Access to the Stadium station is not easy – there are no pedestrian crossings or footpaths close to the station. An unbroken fence surrounds the station on the outside edge of the footpath by the roadside. Escalators and a lift are well positioned underneath, but unless you drive there, it appears there is no easy pedestrian access.

The satay itself was definitely worth the trip. We paid just under MYR 80 for satay (30 sticks of chicken, 20 mutton), nasi impit, two milk tea and two ice kacang. The satay was juicy and meaty, no fat or skin, though the mutton was rather tough. The ice kacang had a good balance of beans, crushed peanuts and syrup, with ice cream on top.

However, be prepared to queue – we waited nearly 45 minutes to place our order. You need to have someone to sit at a table so you can tell them the table number. Drinks can only be ordered with food.

The toilets are clean but make sure you have your own paper, there is none. Wash basins are also provided around the restaurant, eating satay can be messy.,


Overall, we found the MRT experience worthwhile, cost and time-wise. The areas covered run through large residential areas and should be popular with daily commuters. The time taken for the journey between Pasar Seni and Kajang was about 50 minutes, a considerable time saving on a road journey, especially during peak hours. The cost saving is also good, especially on a single traveller journey. Taking into account tolls, petrol and parking, it is likely to be so even up to 4 travellers.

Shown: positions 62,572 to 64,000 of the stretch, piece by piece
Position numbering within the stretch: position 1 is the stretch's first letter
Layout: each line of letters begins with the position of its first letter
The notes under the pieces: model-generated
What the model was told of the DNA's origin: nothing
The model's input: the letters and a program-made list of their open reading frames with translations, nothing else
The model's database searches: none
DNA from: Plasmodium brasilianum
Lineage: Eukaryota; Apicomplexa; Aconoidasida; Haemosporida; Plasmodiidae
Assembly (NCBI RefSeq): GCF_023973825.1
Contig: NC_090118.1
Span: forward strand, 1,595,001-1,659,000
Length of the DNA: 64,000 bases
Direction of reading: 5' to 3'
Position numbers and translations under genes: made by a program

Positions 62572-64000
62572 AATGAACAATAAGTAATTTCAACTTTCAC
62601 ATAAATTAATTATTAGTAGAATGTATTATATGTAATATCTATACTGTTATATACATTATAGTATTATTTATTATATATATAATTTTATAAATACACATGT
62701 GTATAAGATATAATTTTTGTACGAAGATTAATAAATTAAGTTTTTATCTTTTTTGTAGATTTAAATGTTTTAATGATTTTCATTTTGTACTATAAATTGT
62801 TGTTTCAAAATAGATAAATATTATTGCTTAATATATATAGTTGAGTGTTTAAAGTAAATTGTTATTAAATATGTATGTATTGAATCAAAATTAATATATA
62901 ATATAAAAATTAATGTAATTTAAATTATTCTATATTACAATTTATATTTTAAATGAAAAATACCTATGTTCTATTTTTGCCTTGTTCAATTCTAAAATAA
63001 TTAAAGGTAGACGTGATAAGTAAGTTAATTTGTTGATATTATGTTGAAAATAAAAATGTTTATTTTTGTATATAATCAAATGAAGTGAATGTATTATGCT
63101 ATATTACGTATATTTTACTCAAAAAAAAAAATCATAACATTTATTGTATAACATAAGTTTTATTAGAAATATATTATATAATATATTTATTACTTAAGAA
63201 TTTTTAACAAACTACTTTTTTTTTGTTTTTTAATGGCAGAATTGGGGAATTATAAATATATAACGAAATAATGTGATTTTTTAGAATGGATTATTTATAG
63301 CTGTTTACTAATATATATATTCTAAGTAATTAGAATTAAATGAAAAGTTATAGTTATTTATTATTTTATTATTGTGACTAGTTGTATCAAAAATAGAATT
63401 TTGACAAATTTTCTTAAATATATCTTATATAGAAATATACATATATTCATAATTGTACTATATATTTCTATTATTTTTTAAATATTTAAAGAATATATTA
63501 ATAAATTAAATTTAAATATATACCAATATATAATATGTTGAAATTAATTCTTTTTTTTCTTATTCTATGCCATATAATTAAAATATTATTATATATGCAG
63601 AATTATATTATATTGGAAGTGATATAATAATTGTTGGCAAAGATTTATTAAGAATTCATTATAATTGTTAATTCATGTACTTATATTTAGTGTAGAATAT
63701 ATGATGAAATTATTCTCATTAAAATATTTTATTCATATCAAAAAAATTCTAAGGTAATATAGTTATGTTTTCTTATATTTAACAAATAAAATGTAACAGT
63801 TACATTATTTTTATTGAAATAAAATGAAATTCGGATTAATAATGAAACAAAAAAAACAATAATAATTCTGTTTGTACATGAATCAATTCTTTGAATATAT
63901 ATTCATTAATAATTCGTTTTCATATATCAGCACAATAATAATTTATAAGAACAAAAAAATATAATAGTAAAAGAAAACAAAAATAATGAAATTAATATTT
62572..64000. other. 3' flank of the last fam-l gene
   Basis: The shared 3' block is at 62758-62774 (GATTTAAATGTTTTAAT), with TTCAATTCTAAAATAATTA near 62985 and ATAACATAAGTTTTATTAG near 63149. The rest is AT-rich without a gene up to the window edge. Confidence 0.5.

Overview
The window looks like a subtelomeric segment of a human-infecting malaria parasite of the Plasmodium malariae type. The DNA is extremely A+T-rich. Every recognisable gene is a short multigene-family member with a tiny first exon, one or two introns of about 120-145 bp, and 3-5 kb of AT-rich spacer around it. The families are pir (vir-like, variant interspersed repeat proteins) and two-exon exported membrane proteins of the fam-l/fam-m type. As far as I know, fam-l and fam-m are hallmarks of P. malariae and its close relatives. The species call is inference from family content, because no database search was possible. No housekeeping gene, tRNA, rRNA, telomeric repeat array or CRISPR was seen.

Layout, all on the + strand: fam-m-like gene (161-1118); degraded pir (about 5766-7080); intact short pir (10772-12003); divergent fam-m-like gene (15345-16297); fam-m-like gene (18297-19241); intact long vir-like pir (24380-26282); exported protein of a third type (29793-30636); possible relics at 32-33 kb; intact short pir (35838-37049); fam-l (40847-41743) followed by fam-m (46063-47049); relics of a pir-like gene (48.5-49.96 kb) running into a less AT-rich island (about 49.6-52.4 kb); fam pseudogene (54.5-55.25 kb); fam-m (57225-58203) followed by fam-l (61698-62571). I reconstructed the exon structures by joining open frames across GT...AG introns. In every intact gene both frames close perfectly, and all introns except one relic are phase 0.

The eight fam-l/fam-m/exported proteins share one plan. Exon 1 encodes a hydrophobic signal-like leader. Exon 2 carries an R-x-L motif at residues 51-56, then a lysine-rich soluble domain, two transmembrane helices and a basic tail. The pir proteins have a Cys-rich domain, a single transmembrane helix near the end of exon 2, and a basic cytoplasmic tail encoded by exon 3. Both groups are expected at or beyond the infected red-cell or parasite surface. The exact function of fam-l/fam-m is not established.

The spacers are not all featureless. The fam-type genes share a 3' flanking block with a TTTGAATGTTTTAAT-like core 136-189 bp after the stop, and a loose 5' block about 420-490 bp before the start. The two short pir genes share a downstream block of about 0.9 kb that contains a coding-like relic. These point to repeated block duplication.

The ‘plus points’

  • We did like the Pasar Seni station – easy transfer to LRT without having to tap off/on to change lines.
  • Discounted fares are available between 6-7am on weekdays and for those using either a MyRapid or TouchnGo card. A ‘paper ticket’ will not get you a discount.
  • MyRapid travel cards can be applied for at some of the larger stations. If you are eligible for a Concession Card (students, disabled or Seniors etc) you need to apply for these at Pasar Seni Station.

Minus points

  • Kajang Staion – uneven flooring at exits, differences in level of footpath needs to be addressed.
  • The Kajang Station is not in the business area of the town, stop at the Stadium Station for this.
  • Kajang Stadium Station – Pedestrian access is difficult
  • Timetables for Feeder buses did not seem to be available. This would help, especially combined with a route map.
  • There is also no MRT app which shows bus or train routes.
  • Card reloads must be paid in cash. Credit cards are not accepted.
  • Further seamless integration of stations is needed.

More information regarding routes, fares and discounts or how to purchase a MYRapid Card is available at the MYRapid website.

# getting around, Kuala Lumpur, MRT, Public Transport